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Mar 31, 2015 - How to cite this paper: Khanna, I., Khare, M. and Gargava, P. (2015) Health Risks Associated with Heavy Metals in Fine Par- ticulate Matter: A ...

Journal of Geoscience and Environment Protection, 2015, 3, 72-77 Published Online April 2015 in SciRes. http://www.scirp.org/journal/gep http://dx.doi.org/10.4236/gep.2015.32012

Health Risks Associated with Heavy Metals in Fine Particulate Matter: A Case Study in Delhi City, India Isha Khanna1, Mukesh Khare1, Prashant Gargava2 1

Department of Civil Engineering, Indian Institute of Technology, Delhi, India Department Central Pollution Control Board, Delhi, India Email: [email protected] 2

Received February 2015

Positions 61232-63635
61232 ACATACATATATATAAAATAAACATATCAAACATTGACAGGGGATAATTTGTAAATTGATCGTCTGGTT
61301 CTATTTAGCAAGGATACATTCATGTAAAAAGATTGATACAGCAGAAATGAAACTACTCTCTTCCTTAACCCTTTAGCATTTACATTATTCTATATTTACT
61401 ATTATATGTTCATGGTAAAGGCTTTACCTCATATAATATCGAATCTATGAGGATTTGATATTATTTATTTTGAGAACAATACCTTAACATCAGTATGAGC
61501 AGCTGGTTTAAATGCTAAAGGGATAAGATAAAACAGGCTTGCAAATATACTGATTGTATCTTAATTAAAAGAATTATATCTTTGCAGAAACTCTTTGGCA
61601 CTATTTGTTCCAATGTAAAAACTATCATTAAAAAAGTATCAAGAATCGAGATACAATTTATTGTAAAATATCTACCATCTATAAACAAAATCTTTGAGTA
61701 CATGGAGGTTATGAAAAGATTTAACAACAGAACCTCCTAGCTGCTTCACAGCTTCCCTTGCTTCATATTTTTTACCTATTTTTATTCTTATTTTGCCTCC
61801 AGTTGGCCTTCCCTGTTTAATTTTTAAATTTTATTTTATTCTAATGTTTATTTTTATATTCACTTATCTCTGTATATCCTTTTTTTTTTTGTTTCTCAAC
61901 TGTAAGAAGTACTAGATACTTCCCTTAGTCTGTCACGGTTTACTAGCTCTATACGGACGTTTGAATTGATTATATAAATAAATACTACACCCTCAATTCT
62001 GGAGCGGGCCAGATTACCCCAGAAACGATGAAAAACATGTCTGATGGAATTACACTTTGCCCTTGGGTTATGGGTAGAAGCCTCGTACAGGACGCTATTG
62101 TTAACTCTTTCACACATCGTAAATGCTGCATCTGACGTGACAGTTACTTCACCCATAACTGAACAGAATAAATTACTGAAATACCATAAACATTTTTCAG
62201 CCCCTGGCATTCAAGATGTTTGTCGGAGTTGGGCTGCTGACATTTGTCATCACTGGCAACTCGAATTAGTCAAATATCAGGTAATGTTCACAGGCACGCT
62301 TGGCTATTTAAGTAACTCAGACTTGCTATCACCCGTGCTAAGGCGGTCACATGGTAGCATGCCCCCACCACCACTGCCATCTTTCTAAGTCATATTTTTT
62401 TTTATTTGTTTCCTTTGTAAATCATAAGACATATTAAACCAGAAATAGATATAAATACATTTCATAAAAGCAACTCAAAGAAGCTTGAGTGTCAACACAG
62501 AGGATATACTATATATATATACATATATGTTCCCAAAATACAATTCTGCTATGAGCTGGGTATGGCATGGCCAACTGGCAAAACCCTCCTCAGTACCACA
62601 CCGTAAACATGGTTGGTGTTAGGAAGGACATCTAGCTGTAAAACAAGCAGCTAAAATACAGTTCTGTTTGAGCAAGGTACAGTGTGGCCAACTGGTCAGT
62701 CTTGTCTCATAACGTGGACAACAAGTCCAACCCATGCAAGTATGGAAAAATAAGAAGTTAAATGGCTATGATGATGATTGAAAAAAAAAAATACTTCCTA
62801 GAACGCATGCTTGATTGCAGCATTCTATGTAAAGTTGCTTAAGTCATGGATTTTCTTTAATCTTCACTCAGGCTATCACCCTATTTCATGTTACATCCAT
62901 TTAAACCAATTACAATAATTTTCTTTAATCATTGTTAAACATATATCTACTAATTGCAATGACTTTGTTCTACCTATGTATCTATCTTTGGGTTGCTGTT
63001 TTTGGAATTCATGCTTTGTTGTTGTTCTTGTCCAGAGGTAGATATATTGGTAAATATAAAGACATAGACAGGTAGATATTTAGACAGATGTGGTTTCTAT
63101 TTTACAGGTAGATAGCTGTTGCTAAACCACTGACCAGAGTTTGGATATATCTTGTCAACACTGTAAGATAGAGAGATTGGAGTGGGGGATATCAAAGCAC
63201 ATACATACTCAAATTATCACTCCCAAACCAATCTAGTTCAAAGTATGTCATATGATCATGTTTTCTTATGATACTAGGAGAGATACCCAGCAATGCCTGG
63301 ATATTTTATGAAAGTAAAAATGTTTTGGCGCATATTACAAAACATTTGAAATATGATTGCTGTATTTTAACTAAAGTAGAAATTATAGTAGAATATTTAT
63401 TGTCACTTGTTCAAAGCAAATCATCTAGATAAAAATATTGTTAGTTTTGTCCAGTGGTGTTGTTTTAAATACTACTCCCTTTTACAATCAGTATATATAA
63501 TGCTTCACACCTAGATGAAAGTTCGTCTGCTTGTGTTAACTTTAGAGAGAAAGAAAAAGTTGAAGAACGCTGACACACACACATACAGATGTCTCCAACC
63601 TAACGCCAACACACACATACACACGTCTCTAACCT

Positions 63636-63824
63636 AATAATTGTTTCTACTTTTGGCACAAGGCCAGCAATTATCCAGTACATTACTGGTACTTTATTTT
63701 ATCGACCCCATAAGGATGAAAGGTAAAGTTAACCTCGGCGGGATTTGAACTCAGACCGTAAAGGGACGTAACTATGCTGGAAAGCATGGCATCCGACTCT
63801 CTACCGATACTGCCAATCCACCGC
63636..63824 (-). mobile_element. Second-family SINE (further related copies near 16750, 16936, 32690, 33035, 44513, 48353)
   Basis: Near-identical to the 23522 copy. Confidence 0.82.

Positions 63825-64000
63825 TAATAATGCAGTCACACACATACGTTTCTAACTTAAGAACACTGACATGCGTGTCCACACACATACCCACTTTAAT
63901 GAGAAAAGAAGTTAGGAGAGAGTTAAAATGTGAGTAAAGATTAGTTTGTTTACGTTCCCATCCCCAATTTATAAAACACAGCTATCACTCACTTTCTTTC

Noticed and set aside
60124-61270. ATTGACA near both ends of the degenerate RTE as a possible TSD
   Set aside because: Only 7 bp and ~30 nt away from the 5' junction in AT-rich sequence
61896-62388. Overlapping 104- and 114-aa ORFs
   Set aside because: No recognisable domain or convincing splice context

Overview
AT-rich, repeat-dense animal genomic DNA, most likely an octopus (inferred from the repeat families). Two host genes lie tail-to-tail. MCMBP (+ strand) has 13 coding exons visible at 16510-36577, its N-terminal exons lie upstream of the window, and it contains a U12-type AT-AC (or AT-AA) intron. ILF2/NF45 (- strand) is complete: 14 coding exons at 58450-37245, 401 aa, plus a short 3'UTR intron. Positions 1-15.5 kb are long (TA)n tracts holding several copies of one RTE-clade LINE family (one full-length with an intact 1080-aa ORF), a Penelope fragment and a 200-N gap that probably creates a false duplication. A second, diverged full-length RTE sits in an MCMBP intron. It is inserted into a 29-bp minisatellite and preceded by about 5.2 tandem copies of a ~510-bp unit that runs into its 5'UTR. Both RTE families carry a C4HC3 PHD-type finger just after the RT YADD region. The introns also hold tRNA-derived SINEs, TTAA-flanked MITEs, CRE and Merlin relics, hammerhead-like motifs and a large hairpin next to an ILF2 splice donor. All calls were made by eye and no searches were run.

Abstract The concentrations of twenty five heavy metals adsorbed to fine fraction of particulate matter, PM2.5 (d ≤ 2.5 µm) have been experimentally analysed at a sampling site located at the kerbside along a National Highway in Delhi city, India. The sampling has been carried out for 12-hour using Ecotech Intruments, APM550. The PM2.5 has been collected on PTFE filter papers for the winter season. Later, the filter papers have been analysed for various heavy metal concentrations using ED-XRF. It has been observed that the metals concentrations are in this trend: Si > K > S > Ca = Fe > Zn = Pb > Br. it is observed that Si has high co-relation with Ca, Fe and K, which may be due to crustal origin of all three elements; while S, Br and Pb may be from vehicular exhaust emissions and/or abrasions due to brake and tyre wear. The potential health risks associated with different carcinogenic heavy metals have also been calculated. One of the health risk indicators, the excess cancer risk (ECR), is found to be in the order as As > Cd > Pb > Cr > Ni.